Being a seminary student, at Dallas Theological Seminary no less, I have the opportunity to talk to great repositories of theological knowledge on a semi-daily basis (and sometimes even to professors too!). It has been said you can tell a man from Dallas Seminary, but you can’t tell him much. An implication of this is that many of us think we know much more than we actually do. Honestly, I think this follows the stereotypical college path. First year Th.M students know they don’t know much. Second year students think they know a lot. Third year students are starting to get impressed with how much they know. Fourth year students either come out of it and are bewildered by how little they actually know, or they think they are destined to be the next Luther. If no one will play the pope, then they’ll just have to appoint someone to have 95 theses nailed to their door.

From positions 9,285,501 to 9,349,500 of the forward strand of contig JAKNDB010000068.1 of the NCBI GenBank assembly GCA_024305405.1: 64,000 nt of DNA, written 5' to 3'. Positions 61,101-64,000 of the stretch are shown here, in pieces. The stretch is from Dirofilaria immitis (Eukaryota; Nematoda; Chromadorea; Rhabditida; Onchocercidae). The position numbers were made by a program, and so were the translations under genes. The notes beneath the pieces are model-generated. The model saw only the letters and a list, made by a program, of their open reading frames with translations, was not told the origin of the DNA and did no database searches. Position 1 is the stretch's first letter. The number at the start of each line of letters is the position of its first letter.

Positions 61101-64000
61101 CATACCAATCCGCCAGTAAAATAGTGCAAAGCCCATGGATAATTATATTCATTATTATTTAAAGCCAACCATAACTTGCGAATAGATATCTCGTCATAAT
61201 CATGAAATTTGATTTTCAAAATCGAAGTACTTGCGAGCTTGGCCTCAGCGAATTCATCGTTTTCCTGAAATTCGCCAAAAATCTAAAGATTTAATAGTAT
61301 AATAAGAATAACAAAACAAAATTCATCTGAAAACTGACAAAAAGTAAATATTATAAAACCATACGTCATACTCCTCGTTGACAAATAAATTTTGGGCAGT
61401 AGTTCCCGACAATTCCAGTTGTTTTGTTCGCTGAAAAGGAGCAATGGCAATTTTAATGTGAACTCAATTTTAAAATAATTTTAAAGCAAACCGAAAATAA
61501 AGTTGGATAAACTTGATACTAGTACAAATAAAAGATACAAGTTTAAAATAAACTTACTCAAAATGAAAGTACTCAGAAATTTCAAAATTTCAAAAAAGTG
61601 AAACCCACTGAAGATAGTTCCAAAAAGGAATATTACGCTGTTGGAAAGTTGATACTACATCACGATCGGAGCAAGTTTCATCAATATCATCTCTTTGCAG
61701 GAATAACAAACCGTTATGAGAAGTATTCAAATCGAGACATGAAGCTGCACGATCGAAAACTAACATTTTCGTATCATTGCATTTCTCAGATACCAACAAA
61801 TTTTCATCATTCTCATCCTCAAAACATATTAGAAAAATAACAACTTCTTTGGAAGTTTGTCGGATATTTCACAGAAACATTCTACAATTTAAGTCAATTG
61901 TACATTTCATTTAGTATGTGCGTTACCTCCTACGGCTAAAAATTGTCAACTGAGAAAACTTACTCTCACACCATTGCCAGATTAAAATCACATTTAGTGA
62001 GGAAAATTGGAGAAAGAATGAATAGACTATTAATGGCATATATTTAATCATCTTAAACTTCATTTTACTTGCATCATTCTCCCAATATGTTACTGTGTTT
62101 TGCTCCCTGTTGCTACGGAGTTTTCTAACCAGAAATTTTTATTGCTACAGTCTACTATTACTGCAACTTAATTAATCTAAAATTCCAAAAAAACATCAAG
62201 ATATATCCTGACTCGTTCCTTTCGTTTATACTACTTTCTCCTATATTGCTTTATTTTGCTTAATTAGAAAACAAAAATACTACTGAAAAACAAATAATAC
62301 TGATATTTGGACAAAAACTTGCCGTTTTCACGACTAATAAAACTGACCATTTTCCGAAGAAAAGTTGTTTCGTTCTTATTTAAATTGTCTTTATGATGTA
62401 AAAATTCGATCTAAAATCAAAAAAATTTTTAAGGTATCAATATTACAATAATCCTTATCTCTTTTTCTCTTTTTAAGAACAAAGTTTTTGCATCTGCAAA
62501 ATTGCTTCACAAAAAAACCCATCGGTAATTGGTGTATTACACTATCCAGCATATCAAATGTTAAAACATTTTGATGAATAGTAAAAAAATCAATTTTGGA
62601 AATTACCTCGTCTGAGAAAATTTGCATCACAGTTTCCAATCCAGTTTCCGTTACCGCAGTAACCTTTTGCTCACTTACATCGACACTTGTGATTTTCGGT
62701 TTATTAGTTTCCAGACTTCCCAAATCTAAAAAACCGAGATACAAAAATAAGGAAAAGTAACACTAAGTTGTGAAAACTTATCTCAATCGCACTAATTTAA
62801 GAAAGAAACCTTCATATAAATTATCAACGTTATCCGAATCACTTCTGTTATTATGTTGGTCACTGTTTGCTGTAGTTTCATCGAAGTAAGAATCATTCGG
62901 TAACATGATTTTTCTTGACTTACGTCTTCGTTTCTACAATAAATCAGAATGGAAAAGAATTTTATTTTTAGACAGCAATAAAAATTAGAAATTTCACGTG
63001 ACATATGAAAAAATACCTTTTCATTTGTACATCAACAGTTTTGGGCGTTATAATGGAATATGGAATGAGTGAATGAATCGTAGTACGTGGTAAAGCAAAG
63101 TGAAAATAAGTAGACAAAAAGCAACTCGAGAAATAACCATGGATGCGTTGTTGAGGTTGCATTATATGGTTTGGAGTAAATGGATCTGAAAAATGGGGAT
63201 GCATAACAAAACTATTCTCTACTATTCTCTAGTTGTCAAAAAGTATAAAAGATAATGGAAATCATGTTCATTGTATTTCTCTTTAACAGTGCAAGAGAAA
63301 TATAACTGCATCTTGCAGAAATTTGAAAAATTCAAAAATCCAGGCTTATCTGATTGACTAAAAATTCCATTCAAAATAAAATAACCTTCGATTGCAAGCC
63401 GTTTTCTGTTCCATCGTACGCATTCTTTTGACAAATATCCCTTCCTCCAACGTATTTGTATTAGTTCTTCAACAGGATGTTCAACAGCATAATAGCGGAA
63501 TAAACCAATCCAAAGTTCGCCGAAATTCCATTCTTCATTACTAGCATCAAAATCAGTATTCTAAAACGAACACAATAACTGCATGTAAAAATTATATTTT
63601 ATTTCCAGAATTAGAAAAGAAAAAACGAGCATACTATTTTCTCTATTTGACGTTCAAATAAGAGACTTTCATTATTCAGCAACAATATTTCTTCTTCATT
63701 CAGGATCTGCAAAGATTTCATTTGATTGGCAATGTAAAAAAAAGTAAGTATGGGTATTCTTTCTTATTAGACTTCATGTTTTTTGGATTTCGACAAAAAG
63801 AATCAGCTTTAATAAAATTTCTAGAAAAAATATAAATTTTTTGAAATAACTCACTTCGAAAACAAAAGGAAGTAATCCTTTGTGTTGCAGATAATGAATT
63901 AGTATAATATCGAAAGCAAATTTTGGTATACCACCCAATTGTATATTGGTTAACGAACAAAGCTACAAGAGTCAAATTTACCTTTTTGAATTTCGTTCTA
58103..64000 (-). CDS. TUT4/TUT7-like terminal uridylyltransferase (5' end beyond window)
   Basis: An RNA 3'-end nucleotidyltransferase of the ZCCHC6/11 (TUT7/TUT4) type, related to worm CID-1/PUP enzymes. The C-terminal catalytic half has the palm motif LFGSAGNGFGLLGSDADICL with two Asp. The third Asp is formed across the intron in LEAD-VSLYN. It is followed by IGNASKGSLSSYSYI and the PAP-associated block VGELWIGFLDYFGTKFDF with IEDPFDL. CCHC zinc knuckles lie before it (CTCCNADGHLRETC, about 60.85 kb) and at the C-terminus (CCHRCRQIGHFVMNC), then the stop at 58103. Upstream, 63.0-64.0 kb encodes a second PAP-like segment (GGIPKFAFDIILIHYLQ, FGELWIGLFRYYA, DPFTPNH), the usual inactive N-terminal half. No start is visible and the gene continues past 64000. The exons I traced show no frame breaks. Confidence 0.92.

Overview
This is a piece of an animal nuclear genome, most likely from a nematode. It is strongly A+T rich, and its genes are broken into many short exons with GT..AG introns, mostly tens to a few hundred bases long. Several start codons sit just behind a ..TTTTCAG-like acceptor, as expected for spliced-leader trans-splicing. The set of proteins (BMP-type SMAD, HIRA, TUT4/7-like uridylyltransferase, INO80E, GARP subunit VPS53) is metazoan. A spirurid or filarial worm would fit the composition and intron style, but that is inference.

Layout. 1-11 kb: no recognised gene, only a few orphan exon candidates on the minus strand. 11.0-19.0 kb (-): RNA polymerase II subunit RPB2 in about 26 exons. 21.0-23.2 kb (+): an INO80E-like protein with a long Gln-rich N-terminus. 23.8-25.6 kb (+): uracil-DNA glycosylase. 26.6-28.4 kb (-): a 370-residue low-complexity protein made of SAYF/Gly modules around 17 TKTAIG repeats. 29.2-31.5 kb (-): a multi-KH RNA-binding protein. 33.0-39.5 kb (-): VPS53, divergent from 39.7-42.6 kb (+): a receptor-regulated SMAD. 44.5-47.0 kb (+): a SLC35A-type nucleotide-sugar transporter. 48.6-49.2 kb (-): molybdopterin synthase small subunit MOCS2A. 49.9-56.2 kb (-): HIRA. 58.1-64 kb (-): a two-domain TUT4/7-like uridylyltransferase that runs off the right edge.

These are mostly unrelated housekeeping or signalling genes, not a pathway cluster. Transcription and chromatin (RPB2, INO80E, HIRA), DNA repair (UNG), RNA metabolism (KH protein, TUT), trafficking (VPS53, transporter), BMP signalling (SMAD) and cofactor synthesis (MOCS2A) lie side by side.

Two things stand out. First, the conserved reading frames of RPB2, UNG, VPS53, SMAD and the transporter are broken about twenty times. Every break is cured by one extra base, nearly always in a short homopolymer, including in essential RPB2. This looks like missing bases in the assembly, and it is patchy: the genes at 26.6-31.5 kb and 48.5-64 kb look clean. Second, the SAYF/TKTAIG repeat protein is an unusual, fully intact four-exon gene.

In some ways, this reminds me of the Dave Chappelle sketch where he plays a white supremacist (didn’t see that coming did you?). The problem with this of course is that Dave Chappelle is black. But, the character he plays is blind, so he’s not aware of his own blackness, and in his ignorance has become a very staunch white supremacist, authoring a book and then going on a speaking tour where everyone, himself included, finally discovers the truth. Rather than come to terms with this, he divorces his wife (because she married a black man) and continues on in his position. He is so committed to his ideology, even the realization that he is what he hates cannot shake him.
Don’t do this theologically. Calvinists have a bad history of being theological supremacists towards other theologies. What we need to realize is that you can disagree without being a racist, and that under the hood, some Calvinists are really more Arminian than they want to believe. They either prove this in the doctrines they actually hold to, as we’ve been discussing, or in the way they live their life. But that, is another post entirely, and one what will have to wait until after Christmas break to come together.